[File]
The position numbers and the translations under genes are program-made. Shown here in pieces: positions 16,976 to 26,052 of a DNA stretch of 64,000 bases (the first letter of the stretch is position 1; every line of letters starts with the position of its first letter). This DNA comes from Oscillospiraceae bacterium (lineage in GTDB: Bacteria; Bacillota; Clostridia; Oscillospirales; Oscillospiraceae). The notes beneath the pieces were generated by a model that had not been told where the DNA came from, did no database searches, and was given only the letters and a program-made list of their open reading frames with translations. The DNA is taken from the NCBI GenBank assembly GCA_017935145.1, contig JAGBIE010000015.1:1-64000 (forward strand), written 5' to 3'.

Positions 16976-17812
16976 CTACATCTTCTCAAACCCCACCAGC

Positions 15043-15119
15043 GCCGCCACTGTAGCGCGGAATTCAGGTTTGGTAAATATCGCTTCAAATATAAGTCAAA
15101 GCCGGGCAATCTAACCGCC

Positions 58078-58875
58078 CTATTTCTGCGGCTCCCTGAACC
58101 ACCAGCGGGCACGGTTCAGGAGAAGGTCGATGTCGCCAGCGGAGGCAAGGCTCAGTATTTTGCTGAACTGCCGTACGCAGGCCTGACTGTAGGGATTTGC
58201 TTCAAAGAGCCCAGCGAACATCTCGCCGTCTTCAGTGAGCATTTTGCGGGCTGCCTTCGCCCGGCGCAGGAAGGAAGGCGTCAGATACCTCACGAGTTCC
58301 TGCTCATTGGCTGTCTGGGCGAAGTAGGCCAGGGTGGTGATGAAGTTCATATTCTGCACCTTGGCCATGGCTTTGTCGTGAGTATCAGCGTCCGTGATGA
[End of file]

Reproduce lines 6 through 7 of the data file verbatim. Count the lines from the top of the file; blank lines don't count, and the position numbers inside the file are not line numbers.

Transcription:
15101 GCCGGGCAATCTAACCGCC

Positions 58078-58875